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Reversal Candidates? Netflix Stays in Lead, While Miners Slump

The Exchange

If you'd put the sell in May and go away rhyme into practice, you would have exited the stock market this year at a time when the S&P 500 had risen 9.2%. Not a bad gain since the start of 2013.

However, should you prefer a more fine-tuned approach to the wholesale departure (if anyone in reality does that), you may choose to study the biggest individual winners and losers for their potential to reverse. Of course, in isolation, a stock's being down or up a lot is only one thing -- it's not much more thorough than the idea of simply shutting out the lights when the fifth month of the year arrives.

Nobody knows where we're going, only from where we've come, so shorting the strong and buying the weak doesn't guarantee you anything. But if you're inclined to start here, the bountiful and the woeful are as follows:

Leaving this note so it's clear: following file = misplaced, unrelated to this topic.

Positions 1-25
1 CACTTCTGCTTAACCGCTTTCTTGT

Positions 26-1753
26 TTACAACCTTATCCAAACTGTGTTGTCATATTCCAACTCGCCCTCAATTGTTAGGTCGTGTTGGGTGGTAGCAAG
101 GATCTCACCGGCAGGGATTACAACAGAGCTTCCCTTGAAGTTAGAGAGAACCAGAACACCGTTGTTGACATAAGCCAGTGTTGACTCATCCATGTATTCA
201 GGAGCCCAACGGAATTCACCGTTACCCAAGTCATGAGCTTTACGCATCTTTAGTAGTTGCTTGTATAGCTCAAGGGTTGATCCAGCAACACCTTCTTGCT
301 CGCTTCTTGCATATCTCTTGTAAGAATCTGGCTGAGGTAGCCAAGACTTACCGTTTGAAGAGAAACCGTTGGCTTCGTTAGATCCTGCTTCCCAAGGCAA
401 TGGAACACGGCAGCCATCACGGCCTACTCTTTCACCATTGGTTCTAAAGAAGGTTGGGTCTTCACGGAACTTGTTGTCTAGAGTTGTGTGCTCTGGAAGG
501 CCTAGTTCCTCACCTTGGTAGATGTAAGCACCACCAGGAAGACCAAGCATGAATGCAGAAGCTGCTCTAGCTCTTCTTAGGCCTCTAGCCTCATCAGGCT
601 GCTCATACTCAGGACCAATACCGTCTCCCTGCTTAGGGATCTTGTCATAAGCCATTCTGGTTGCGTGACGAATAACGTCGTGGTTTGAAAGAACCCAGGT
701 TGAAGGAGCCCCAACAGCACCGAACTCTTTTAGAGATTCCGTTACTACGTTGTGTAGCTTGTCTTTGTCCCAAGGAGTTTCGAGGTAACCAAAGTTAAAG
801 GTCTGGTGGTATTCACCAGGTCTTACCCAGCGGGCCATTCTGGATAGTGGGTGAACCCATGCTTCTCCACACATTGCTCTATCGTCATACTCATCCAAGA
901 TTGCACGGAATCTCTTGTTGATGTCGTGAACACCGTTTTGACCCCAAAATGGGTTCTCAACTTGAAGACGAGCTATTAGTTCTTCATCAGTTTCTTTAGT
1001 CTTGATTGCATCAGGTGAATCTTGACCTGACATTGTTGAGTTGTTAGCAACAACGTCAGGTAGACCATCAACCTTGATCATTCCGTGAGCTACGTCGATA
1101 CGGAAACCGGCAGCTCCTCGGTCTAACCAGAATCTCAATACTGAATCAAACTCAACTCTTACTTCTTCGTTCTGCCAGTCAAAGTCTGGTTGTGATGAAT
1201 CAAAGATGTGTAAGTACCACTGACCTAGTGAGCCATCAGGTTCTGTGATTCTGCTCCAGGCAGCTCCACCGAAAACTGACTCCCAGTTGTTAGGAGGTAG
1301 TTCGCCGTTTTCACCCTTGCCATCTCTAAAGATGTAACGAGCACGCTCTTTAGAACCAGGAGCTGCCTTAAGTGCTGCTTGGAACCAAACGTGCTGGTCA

For this year, the stocks that have risen the most so far on the S&P are a little more diverse than the market's weak names. The top advancers have a bit of a consumer-services bias in a broad sense. Movie renter Netflix (NFLX) and electronics seller Best Buy (BBY) lead the way, and both of those had dark days before investors bet that their fortunes would improve. Tax preparer H&R Block (HRB) is there, as is cosmetics seller Avon (AVP), while the world of medical science gets three names in.

On the declining side, the list is heavy with companies that get stuff from the ground. With commodities struggling, mining and materials was a dangerous place to be for longs: Cliffs Natural Resources (CLF), U.S. Steel (X) and Newmont Mining (NEM) paced the droppers. Meanwhile, a trio of high-tech also punished their owners.